The velvet of Tessitura Luigi Bevilacqua: a caress born in the nineteenth century
One of the oldest and largest
Jacquard weaves in Europe
As a first look at the origins of Venetian glamour, I will tell you the story of a fabric that is still realized today in Venice according to nineteenth century techniques, a fabric full of history, which is spun by hand with slowness, passion and great skill. Precious enough to be woven with pure gold threads. But a fabric that knows how to reinvent itself and will be the protagonist of the A/W 2018-2019 fashion. A soft and caressing surface, with intense and vibrant colors, is its distinctive mark. I am obviously talking about velvet.
In ancient times its weaving technique was born in the East, but already in the thirteenth century its production was also imported in Italy, especially in the cities of Lucca, Venice, Genoa, Florence and Milan, which at that time become centers of excellence for the production of velvet and sell this fabric throughout the European continent. Later the Flemish start weaving it, but the velvets of Bruges only in the sixteenth century will begin to be considered not inferior to the Italian ones.[Footnote 1]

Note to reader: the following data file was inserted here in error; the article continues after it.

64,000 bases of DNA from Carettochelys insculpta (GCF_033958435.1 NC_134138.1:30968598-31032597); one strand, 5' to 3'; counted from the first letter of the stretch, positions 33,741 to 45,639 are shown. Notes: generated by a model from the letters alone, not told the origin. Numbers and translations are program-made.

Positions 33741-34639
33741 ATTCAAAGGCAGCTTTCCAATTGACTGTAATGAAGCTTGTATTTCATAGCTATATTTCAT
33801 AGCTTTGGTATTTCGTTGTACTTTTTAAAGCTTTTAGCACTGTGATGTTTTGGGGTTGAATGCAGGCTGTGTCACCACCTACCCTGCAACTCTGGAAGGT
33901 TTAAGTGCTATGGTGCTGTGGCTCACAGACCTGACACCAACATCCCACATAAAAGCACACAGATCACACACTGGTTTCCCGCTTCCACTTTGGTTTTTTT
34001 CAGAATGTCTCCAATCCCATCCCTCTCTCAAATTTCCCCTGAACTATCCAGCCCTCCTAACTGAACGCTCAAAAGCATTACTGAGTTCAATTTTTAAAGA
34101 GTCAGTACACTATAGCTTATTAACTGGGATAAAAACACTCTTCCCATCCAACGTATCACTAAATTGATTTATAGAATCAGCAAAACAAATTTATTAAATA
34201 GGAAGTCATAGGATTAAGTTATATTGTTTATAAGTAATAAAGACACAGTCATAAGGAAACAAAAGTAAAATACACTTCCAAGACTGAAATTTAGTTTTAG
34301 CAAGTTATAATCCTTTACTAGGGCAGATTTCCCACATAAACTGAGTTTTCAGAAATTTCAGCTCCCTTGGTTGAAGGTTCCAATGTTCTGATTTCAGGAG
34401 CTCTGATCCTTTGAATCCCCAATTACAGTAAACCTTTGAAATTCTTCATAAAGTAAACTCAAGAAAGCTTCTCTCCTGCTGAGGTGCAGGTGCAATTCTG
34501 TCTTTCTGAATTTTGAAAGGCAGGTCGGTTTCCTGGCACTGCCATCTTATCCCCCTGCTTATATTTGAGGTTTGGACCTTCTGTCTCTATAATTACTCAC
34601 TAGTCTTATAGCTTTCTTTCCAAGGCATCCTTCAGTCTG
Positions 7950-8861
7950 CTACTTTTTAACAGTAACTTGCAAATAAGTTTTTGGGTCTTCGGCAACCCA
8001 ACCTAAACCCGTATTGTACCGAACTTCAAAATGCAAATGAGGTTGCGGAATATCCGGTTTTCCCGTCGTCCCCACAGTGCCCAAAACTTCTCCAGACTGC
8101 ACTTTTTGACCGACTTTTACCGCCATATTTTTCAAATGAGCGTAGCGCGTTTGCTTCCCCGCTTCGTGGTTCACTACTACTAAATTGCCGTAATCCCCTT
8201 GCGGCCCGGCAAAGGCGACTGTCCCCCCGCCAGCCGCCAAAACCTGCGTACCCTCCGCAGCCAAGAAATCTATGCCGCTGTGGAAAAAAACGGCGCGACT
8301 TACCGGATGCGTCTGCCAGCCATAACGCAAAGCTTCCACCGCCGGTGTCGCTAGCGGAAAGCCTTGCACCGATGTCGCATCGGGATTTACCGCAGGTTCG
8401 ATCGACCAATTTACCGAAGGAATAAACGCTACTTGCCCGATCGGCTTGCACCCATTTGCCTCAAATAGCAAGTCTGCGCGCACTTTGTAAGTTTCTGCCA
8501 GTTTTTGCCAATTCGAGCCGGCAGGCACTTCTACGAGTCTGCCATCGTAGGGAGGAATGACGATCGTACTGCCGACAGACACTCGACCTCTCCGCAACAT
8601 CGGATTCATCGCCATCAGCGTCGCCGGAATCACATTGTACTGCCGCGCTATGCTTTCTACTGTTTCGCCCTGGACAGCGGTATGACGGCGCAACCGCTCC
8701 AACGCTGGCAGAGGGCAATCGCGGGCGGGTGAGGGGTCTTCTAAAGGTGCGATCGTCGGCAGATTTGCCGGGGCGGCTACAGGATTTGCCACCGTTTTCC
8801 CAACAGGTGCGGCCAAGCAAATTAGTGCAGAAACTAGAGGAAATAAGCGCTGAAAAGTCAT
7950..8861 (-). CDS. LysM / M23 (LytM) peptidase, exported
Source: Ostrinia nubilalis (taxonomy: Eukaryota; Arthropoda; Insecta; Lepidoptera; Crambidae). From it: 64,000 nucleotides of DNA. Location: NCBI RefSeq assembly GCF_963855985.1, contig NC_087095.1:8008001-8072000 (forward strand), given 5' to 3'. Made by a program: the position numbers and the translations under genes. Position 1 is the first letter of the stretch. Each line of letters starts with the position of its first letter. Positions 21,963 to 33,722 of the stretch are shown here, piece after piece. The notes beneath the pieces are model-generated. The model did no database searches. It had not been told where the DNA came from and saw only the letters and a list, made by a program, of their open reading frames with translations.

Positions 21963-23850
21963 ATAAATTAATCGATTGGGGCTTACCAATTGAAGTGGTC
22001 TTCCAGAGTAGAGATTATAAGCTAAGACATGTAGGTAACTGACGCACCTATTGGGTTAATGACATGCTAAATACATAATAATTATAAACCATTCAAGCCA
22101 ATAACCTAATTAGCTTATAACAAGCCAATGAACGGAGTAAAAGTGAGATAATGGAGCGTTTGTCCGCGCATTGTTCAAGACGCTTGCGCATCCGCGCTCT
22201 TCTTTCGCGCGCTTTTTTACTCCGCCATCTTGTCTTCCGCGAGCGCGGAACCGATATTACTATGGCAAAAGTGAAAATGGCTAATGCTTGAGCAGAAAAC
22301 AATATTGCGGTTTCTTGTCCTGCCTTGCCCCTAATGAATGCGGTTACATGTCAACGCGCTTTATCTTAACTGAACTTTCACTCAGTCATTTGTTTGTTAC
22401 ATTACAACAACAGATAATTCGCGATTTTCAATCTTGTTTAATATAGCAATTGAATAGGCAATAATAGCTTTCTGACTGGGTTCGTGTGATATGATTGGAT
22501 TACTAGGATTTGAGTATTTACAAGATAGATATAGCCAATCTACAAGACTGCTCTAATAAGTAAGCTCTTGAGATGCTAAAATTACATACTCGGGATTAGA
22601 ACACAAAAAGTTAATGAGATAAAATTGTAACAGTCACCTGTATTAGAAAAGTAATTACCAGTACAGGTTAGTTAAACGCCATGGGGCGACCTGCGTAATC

To know the secrets of the beauty of this fabric I went to visit for you the Luigi Bevilacqua atelier, where you can see the birth of velvet from the nineteenth-century looms according to original techniques.
Only Venice, knows how to preserve the treasures of the past without a solution of continuity with the contemporary life of the city.[Footnote 2]
I still have in my eyes the depth of the colors of the fabrics and the image of the thousands of threads and spools anchored in ancient wooden looms. “In the current location [of the atelier], at 1320 Santa Croce, in Venice, there are looms, all original eighteenth-century pieces: the same machines belonging to the Scuola della Seta [Silk School of the Serenissima] and bought by Luigi [Bevilacqua] in 1875. “[Footnote 3]The Bevilacqua atelier is in fact one of the oldest and largest Jacquard weaves in Europe still active.